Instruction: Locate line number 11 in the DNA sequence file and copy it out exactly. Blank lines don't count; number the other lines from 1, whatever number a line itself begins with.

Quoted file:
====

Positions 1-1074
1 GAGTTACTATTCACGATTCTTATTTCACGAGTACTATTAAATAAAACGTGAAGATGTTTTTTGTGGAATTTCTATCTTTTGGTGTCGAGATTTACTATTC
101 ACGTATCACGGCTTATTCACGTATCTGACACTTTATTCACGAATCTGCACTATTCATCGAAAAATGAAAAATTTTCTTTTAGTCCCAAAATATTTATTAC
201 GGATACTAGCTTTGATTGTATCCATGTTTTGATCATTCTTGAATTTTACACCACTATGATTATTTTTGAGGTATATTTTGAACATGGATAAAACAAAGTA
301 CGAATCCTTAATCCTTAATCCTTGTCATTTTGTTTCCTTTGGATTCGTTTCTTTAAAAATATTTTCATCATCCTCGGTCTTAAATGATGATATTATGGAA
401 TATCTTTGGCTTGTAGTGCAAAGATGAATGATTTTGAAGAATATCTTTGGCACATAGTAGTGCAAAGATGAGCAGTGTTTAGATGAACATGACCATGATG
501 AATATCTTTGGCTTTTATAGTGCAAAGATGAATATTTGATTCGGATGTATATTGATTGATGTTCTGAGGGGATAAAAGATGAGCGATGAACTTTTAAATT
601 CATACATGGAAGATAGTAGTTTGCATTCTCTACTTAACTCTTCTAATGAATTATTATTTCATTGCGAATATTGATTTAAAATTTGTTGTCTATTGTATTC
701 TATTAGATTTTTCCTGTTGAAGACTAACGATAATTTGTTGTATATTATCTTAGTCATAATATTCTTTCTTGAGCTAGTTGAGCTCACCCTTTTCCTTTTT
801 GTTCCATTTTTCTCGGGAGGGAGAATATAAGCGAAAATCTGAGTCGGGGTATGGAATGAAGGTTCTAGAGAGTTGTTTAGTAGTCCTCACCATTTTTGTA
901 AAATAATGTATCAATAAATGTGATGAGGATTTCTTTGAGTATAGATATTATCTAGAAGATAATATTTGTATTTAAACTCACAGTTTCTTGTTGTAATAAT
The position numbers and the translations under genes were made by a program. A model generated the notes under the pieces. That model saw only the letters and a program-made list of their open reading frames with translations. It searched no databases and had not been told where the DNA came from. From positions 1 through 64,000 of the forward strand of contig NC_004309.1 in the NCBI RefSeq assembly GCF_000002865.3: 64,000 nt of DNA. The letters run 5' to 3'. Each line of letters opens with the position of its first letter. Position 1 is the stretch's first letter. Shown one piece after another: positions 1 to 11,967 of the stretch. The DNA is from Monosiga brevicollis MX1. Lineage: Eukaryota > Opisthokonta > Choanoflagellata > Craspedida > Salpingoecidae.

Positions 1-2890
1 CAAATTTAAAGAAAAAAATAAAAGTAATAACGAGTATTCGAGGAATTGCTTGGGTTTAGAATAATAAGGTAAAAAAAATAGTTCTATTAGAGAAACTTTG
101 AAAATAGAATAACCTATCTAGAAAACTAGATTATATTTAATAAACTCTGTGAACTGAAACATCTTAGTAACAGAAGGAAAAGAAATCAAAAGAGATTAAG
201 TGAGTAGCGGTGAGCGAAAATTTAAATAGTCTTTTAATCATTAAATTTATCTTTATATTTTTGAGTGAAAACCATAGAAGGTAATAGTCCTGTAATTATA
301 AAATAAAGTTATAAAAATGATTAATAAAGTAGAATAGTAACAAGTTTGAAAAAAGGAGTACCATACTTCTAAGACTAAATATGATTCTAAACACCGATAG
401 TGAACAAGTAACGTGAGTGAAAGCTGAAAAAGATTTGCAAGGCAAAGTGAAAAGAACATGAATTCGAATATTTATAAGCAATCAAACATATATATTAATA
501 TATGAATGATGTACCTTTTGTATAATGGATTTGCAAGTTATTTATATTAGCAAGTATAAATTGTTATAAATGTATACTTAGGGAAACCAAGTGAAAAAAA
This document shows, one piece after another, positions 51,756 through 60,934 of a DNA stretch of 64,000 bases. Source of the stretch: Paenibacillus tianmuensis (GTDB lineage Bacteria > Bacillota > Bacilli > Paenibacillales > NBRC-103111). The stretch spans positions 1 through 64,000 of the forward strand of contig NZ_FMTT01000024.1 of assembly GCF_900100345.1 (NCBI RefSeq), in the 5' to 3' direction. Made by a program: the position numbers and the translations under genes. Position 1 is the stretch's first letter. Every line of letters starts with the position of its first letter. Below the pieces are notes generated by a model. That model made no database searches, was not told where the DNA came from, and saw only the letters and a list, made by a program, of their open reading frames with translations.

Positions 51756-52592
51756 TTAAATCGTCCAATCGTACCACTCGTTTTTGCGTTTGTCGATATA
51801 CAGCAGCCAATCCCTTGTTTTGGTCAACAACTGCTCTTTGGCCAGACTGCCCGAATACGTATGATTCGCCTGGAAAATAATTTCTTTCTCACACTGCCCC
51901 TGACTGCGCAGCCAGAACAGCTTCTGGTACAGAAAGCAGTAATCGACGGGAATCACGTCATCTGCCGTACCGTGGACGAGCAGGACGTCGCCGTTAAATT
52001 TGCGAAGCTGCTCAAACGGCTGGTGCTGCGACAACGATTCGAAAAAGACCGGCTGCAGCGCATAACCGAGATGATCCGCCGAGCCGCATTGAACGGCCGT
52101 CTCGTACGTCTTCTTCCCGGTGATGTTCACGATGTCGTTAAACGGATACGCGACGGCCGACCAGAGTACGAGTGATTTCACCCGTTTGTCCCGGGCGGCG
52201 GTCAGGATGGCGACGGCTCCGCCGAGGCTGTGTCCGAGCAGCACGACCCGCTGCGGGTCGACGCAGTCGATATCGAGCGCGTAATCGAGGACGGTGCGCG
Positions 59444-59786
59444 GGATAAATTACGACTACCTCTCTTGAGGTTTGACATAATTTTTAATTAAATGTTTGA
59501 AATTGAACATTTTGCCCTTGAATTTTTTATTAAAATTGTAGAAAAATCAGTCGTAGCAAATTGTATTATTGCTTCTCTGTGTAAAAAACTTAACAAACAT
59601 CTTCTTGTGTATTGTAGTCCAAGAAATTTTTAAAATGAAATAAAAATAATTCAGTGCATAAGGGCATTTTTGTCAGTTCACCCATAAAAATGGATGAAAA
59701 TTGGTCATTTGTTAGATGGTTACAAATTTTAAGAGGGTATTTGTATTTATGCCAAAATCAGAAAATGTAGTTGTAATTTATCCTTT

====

901 AAATAATGTATCAATAAATGTGATGAGGATTTCTTTGAGTATAGATATTATCTAGAAGATAATATTTGTATTTAAACTCACAGTTTCTTGTTGTAATAAT